Although lung cancer is most associated with smoking, the American Cancer Society notes that other factors can increase an individual’s risk for lung cancer.
Radon is the leading cause of lung cancer in nonsmokers. This colorless, odorless radioactive gas is given off by soil or rock and may be present in homes and other buildings.
In addition, breathing secondhand smoke increases a nonsmoker’s risk of developing lung cancer by 20 to 30 percent. (This harmful type of exposure is responsible for 7,300 lung cancer deaths among nonsmoking adults each year, according to the Centers for Disease Control and Prevention.)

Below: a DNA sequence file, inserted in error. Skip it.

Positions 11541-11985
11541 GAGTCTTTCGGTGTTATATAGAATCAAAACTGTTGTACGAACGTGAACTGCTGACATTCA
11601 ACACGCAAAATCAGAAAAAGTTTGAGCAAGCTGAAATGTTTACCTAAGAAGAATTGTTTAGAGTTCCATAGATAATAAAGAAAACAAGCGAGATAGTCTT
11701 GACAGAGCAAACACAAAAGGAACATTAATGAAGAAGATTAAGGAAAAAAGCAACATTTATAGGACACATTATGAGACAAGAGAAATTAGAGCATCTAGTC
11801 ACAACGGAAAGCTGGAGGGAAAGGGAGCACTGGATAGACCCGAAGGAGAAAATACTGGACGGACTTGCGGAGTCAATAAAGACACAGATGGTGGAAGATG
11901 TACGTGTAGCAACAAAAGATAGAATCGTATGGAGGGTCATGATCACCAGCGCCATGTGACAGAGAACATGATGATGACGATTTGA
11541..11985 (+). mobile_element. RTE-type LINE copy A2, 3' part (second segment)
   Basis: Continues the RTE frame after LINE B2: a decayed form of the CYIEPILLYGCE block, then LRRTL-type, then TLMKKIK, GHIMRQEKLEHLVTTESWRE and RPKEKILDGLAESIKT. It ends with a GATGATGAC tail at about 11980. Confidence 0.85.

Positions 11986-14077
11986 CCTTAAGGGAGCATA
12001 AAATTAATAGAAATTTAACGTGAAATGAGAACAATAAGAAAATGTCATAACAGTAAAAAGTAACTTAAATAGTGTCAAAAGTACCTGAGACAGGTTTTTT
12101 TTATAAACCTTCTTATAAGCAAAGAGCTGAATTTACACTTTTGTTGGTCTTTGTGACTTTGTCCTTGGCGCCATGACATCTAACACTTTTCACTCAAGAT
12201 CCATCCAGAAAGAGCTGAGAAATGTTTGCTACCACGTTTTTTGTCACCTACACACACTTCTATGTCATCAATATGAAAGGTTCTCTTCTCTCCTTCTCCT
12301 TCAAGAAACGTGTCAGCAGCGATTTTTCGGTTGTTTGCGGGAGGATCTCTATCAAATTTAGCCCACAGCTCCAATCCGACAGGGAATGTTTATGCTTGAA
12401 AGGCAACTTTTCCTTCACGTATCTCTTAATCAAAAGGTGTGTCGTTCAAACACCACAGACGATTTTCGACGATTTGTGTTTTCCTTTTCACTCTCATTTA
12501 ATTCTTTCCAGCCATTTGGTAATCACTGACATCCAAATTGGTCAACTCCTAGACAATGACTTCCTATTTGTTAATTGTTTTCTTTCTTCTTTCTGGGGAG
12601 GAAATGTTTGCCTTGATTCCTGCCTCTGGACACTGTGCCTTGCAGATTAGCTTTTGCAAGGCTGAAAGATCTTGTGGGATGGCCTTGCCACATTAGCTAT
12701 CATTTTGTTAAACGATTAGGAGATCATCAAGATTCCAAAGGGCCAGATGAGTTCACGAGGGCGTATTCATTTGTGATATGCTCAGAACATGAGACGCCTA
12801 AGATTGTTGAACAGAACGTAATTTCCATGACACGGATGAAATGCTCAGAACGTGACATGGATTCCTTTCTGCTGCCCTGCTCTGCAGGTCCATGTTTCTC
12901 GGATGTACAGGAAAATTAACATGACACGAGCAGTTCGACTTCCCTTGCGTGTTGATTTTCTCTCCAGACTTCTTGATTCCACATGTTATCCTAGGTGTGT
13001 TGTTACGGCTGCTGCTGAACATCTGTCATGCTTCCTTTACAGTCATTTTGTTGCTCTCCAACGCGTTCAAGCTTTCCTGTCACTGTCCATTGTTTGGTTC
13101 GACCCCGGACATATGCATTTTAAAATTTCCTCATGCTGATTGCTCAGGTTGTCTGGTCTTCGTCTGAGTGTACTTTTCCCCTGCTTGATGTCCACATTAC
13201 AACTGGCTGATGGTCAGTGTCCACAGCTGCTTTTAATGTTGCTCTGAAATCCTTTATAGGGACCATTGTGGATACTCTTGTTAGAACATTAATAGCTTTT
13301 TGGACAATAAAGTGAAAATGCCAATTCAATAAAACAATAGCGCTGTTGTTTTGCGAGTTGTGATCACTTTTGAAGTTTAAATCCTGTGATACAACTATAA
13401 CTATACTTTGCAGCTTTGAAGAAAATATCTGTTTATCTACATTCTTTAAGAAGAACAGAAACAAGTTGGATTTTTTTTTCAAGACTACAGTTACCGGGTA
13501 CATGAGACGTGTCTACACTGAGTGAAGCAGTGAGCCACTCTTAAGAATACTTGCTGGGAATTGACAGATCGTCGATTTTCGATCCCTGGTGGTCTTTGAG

Finally, carcinogens, or cancer-causing agents, such as asbestos and diesel exhaust, in certain workplaces may also raise one’s risk for lung cancer.
So what should you do? Avoid secondhand smoke, and test your home for radon to lower the chance you’ll develop cancer of the lungs.